Suva, Fiji - The UN Development Programme (UNDP), UN Women and projects partners joined efforts in the first multi-country livestream event on Facebook on 25 November to mobilize the UN system, government partners, civil society and women’s rights organizations to advocate for a world free of violence against women and girls.
The event officially inaugurates the start of the 16 Days of Activism against Gender-based Violence (GBV). Within the global theme, the UNDP Pacific Office campaign for 2021 is titled “End Violence against Women Now! Respond, Innovate and Leave no One Behind to Orange the World”.
Through the three-day livestream events organized on Facebook between 25 November (the International Day for the Elimination of Violence against Women) and 10 December 2021 (International Human Rights Day), UNDP Pacific Office aims to raise awareness on prevention actions against GBV and the existing response GBV services that are available in the region. As in previous years, the colour orange represents a brighter future, free from violence against women and girls.
According to the latest estimates, nearly one in three women aged 15 years and older, around the world have been subjected to physical or sexual violence by an intimate partner, non-partner or both, at least once in their lifetime.
In Pacific island countries, violence against women and girls is among the highest in the world. National research shows high rates of GBV lifetime experience in Tonga (79 percent), Fiji (72 percent), Vanuatu (72 percent) and Solomon Islands (64 percent).
The recent COVID-19 pandemic has exacerbated all the risk factors for Violence Against Women and Girls (VAWG), including unemployment and poverty which reinforced many of the root causes such as gender stereotypes and harmful social norms.
There has been a significant increase in reported violence in countries in the Pacific region during COVID-19 lock-downs,” said UN Women’s Fiji Multi-Country Office Representative, Sandra Bernklau during the opening remarks.
In Fiji, there was a recorded 606 percent increase in calls to the national Domestic Violence helpline between February - April 2020. In Tonga, the women’s crisis recorded 54 percent increase in the number of cases coming in during that period. In Samoa, there has been a 150 percent increase in helpline calls in 2020 compared to the same time in 2019.
In her presentation, Ms. Reijeli Mawa, EVAW Desk Officer at the Ministry of Women, Children and Poverty Alleviation in Fiji, provided an overview of available referral mechanism and governments specific actions to prevent GBV during the lockdowns.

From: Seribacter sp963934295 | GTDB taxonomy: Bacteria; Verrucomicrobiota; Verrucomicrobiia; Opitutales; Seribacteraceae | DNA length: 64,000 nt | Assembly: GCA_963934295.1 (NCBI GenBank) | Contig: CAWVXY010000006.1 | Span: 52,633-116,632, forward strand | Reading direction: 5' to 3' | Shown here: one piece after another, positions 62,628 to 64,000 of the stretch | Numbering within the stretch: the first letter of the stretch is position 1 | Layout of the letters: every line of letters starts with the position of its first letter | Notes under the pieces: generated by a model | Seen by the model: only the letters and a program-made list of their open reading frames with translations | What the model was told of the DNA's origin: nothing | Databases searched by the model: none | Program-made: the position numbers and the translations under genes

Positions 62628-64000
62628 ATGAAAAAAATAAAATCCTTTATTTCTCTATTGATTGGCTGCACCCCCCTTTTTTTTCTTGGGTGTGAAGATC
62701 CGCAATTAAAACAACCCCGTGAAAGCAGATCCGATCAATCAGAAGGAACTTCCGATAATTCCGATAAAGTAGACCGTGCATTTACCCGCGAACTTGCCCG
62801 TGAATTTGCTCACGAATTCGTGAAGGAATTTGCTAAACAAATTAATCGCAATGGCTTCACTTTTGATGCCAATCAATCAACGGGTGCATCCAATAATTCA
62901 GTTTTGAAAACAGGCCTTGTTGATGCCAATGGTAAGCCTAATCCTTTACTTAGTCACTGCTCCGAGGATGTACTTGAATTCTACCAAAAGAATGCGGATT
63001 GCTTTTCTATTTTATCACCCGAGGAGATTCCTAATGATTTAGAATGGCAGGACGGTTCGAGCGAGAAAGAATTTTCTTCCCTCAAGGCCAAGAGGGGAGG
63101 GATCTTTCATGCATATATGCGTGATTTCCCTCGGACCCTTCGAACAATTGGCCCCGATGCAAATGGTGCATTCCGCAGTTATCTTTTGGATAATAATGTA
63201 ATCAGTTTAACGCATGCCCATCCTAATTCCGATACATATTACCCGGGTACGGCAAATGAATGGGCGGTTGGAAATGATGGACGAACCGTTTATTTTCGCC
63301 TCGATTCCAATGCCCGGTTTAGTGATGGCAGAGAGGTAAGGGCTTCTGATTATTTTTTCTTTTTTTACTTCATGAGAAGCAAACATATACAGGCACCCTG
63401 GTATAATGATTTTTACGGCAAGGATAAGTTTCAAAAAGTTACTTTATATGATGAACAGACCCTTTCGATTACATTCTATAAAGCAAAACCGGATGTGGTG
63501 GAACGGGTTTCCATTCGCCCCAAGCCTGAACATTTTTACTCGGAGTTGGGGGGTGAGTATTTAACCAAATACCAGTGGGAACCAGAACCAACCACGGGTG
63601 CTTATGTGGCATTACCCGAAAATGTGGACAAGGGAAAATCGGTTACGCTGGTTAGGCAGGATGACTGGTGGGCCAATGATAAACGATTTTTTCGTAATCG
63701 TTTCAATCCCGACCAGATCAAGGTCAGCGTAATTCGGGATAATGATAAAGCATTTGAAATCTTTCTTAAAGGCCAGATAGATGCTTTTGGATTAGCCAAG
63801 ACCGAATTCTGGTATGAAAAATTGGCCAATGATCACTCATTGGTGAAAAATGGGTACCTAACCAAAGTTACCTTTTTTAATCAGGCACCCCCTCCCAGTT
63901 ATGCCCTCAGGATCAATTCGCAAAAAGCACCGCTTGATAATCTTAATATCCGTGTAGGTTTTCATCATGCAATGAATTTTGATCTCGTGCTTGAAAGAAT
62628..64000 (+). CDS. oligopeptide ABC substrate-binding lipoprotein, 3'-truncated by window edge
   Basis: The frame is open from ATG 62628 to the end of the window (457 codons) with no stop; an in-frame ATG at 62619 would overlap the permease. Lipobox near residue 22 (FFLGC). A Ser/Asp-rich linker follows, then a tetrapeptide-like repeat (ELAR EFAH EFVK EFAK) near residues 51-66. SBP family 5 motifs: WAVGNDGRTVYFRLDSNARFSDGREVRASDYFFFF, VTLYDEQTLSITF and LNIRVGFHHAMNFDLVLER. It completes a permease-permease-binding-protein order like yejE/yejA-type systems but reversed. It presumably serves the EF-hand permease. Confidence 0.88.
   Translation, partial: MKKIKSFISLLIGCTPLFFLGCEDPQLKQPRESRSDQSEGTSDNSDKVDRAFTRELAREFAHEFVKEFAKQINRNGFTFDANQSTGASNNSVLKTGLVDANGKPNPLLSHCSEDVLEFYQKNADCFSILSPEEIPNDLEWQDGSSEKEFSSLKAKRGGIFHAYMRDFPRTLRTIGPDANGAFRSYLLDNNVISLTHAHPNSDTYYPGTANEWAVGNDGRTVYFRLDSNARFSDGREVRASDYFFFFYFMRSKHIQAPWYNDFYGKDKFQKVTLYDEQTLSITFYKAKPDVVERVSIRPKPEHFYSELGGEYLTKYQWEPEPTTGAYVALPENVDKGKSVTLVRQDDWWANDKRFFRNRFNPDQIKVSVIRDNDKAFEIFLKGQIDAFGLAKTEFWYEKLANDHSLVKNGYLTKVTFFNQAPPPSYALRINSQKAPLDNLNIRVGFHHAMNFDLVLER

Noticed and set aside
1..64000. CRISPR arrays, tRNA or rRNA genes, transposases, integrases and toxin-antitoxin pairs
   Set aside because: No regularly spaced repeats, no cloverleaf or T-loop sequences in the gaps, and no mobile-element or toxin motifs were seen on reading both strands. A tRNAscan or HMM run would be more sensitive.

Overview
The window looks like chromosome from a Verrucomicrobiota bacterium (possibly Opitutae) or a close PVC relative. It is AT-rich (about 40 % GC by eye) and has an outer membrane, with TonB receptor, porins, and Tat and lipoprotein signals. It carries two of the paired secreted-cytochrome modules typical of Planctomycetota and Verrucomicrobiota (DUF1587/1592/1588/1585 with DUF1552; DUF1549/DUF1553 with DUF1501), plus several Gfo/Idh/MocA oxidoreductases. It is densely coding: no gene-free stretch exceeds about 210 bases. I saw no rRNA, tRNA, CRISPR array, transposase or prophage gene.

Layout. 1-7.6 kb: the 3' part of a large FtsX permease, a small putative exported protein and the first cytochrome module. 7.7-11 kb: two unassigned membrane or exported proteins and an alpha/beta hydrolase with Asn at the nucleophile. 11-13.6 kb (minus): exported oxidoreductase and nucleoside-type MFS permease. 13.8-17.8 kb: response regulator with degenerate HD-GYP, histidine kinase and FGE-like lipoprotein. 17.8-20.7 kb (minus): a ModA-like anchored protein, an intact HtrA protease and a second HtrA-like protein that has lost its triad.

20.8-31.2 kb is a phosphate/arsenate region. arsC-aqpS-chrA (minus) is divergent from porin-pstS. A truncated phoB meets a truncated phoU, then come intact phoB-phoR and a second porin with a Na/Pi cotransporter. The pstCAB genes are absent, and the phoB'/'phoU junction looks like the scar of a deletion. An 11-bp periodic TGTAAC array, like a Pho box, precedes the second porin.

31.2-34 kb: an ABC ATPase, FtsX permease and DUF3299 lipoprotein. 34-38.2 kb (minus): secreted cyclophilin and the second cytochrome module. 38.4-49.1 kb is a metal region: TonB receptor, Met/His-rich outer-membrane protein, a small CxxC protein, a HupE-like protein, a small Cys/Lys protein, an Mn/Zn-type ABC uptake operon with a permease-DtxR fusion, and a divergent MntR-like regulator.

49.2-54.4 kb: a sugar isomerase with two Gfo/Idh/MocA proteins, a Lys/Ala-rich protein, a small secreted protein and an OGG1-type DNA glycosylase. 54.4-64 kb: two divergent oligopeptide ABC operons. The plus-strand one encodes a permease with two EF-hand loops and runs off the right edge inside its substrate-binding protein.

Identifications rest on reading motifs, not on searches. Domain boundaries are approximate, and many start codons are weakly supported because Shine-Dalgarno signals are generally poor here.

“We encourage women and girls to take advantage of the existing GBV prevention and response services such as the REACH buses, coming directly to your communities,” added Thomas Bali, from Ministry of Women, Children and Poverty Alleviation in Fiji.
The event was also an opportunity to hear from civil society and women’s rights organizations’ experiences. The executive director of SISTA in Vanuatu, Yasmine Bjornum, funded under the Spotlight Initiative, shared important field lessons learned on how to improve access to high-quality, comprehensive and multisectoral GBV services, and how to involve male champions to challenge the current narrative.
“Violence is not a custom. Respect is a custom,” she stated.
The discussions highlight the need to prioritize funding for a minimum package of services that include GBV prevention and response in COVID-19 fiscal stimulus packages, and to make flexible funding available for women’s rights organizations working at the nexus of COVID-19 and gender-based violence.
“We all need to join hands with the aim of creating awareness and take action on ending violence against women and girls, in partnership with government and civil society. The building better and building forward together for post COVID-19 should have a focus on GBV prevention and response and ensure women and girls leave a world free of violence,” said Levan Bouadze.
“COVID-19 has exacerbated all the risk factors for VAWG, including unemployment and poverty, and reinforced many of the root causes such as gender stereotypes and harmful social norms,” added Sandra Bernklau.
As the 16 Days of Activism against GBV kicked-off, there is a need to undertake explicit measures so that access to services for survivors of GBV are maintained as essential during COVID-19 lockdowns and other crisis affecting the region.
“The Pacific Region is facing a whole crisis with COVID-19 and climate change. Going forward, we must be aware of the intricate interconnections between gender-based violence and crisis,” said UNDP Bangkok Regional Hub Gender Team Leader, Koh Miyaoi.
A powerful “End Violence Against Women Now!” called out by all participants under the guidance of the moderator, Anne Pakoa, closed the first livestream event “RESPOND”.
The second event on 2 December 2021 titled “INNOVATE”, had speakers sharing best practices, lessons learned and challenges in our fight against GBV through technology and participatory approaches.
You can find more details here: Respond, innovate & leave no one behind to 'Orange the World' | UNDP in the Pacific
For media queries, please contact:
Michela Lugiai, UNV Gender Specialist, UNDP Pacific Office in Fiji; email: firstname.lastname@example.org
Setaita Tavanabola, Communications and Knowledge Associate, UNDP Pacific Office in Fiji; email: email@example.com or tel: +(679) 3227 523